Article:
You picked it up from a notorious inn just off the Liverpool docks. It has already been here for the required fifteen hours, and is looking rather scarred and blackened from the coals.

Number 12 fights uselessly with its restraints.

>ask 12 about pain
You can only do that to something animate.

Number 12 whimpers in agony.

>pick up blade

Number 12 fights uselessly with its restraints.

>kill 12
You're not sure you can do it. Number 12 is staring up at you in terror. Perhaps there is some shred of restraint left in you... and if so, you must be free of it to complete your task.

>examine rum
A cheap rum favoured by sailors. Wilbur would have been horrified by how much of it you have been drinking lately, but it's the only thing that keeps you going.

>drink rum
You take a large swig of rum and feel a little better. You could use another of those.

Number 12 is sobbing miserably to itself.

>drink rum
You take a large swig of rum. Suddenly you feel distanced from the world, and have fewer cares.

>drink rum
You take another pull of rum. It doesn't get you any drunker.

Number 12 begs pathetically for its release.

>kill 12
You thrust your blade downwards, expertly guiding it between Number 12"s ribs and into its heart. You hold it in place for several seconds, although the heat burns your hands, while blood geysers up along the blade. Number 12 shudders, as if in the throes of orgasm, before its scream dies in a wretched gurgle and its eyes turn inward. For a moment, the blade appears to glow a ghostly blue.

>put blade in pillar
You slide the blade into the slot at the Pillar's base, and it glides in smoothly. Almost immediately, arcane symbols appear and disappear on the Pillar's surface, each one glowing brightly for a moment before fading away. You find yourself unable to remove your hand from the hilt of the blade as the slot glows white hot, spits sparks, and a searing pain runs up your arm.

After a minute that feels like ten, the lights fade and you are able to wrench your hand away. You clutch your wrist and fall to your knees as smoke rises from the black pictogram that is now permanently scorched into the flesh of your palm. A circle containing four triangles arranged around a square.

As you stare at it, you fancy you can hear voices. A dozen agonised souls, screaming in unison, faint and quavering as if trapped at the bottom of a steel well. At first, you think they are coming from the Pillar, but it quickly becomes clear that they are everywhere, all around you, filling the air and choking you. The voices sing of strange events that have yet to come. A ship. A cursed house. A man in a hat, lying dead on a tree stump. A man wrapped head to foot in bandages, floating a foot off the ground...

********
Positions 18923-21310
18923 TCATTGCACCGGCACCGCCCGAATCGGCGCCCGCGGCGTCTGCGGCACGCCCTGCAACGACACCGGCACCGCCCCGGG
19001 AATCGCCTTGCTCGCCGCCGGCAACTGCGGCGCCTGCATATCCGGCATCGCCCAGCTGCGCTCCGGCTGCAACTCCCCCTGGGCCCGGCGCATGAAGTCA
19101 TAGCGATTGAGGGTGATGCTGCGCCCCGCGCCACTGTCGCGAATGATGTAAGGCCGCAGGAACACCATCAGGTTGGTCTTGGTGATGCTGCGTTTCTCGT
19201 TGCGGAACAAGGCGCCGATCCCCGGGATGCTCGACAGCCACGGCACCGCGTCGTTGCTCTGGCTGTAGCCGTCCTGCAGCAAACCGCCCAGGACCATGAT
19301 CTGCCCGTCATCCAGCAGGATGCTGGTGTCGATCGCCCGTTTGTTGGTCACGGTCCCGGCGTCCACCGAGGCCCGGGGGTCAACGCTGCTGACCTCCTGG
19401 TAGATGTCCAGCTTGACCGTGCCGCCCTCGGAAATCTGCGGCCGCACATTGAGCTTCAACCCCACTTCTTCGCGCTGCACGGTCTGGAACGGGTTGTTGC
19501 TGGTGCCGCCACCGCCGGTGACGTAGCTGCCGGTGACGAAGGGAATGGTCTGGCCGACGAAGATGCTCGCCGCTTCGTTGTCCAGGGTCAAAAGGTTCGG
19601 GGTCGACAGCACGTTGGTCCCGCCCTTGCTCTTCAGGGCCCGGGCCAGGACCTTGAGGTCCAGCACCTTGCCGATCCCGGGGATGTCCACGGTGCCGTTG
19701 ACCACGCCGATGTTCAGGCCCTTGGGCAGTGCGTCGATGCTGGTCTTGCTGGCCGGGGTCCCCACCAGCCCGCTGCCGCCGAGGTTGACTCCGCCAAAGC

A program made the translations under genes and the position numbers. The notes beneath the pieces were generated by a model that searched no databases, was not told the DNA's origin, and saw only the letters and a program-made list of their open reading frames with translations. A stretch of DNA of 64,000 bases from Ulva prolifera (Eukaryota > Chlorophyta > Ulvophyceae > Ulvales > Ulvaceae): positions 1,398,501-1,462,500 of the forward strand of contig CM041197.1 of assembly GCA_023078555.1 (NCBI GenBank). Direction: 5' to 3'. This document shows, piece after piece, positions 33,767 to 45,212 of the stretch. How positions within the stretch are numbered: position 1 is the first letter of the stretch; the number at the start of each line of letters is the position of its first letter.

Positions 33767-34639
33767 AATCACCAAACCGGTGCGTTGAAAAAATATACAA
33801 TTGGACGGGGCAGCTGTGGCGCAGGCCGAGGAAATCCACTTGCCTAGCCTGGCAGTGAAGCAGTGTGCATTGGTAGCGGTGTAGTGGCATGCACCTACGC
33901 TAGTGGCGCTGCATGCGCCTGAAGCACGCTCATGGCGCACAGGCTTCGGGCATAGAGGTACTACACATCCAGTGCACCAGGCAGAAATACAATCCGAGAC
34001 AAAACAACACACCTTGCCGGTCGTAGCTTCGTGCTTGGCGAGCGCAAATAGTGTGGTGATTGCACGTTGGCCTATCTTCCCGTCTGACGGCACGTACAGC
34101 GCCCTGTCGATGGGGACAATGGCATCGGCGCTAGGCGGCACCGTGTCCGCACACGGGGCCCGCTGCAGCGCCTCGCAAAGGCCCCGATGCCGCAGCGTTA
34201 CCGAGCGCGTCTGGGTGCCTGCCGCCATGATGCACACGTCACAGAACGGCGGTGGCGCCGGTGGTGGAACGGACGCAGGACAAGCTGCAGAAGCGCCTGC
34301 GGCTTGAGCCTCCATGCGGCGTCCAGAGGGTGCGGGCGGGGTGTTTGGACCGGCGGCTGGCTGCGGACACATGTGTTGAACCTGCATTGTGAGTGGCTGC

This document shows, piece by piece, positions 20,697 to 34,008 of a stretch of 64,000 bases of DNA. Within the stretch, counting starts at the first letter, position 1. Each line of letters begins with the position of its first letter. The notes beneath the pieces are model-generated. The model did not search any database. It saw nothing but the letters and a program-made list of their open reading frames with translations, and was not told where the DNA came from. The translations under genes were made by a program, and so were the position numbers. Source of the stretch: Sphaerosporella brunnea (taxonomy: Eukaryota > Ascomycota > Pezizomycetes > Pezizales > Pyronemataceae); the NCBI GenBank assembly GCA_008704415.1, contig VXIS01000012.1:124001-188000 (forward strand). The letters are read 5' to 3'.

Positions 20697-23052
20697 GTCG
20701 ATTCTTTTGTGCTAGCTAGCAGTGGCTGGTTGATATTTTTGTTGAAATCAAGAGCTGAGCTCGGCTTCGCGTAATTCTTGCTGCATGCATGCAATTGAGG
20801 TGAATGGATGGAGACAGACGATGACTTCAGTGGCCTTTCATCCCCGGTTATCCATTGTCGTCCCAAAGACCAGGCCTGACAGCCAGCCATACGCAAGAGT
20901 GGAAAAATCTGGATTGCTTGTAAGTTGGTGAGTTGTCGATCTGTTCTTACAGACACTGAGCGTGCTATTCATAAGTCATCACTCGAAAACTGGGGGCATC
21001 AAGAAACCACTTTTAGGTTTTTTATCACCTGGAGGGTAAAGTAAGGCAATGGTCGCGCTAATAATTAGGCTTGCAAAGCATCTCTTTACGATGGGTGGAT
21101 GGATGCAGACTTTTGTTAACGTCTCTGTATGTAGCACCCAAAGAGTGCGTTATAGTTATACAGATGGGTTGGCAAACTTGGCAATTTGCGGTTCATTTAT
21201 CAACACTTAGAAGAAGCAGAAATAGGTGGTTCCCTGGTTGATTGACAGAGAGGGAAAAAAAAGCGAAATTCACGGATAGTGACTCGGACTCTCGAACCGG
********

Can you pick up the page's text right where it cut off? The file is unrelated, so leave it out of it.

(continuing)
Words and images fill your mind. Like a pregnant mother, you feel you must let them out.

>write on page
The prophecy of Chzo bursts from your mind to the pen. Even as the nib scribbles across the page, you realise the enormous weight of importance carried by the words that you imprison in ink.

You write. For a day and a night, you fill page after page with the prophecy of Chzo. By the end of it, tears are streaming down your face, because you know that your obligation is far from fulfilled, and that when you pledged yourself for eternity to the Prince, he very much intended to make the most of the offer.

The Book of the Bridge, chapter 1

1. After ten score years, all was in readiness for the construction of the Bridge, and the Prince watched as the Bridgekeeper stood on both sides of the dark ocean, awaiting the time when the great undertaking could begin.

2. To the house of the Bridgekeeper, which was the Mind of the Bridgekeeper, had come many thieves, and the Bridgekeeper had borrowed from the power of the Prince and thrown down these thieves, and truly did they know the name of the King.

3. But then there came a family of thieves to the house of the Bridgekeeper, which was the Mind of the Bridgekeeper, and the family of thieves numbered five.

4. There was the Spying Thief, who came to the house of the Bridgekeeper to learn the secrets of the Prince and of the Order, a pawn of masters who would pervert the glorious scheme of the King.

5. There was the Covetous Thief, who came to the house of the Bridgekeeper for wealth, and who cared little for the blackness of his Soul.

6. There was the Thief-Wife, who came to the house of the Bridgekeeper to corrupt the Bridgekeeper with her whorish ways and to travel the land of Technology spreading stories and lies of what she found.

7. There was the Thief-Son, who came to the house of the Bridgekeeper in innocence, but the Bridgekeeper would not spare him, for the children of thieves will live to corrupt the children of the righteous.

8. Lastly there was the Cunning Thief, who would not tell of his purpose or his name, but the Prince gazed upon him, and the Prince said

9. "This Cunning Thief, who sups with most unworthy company, is the one who will guide the Bridgekeeper to his destiny, and so I will have him be spared the wrath of this house."

10. And the family of thieves sat together to dine in the house of the Bridgekeeper that was the Mind of the Bridgekeeper, and the wrath of the house fell upon them.

*** You have written the prophecy ***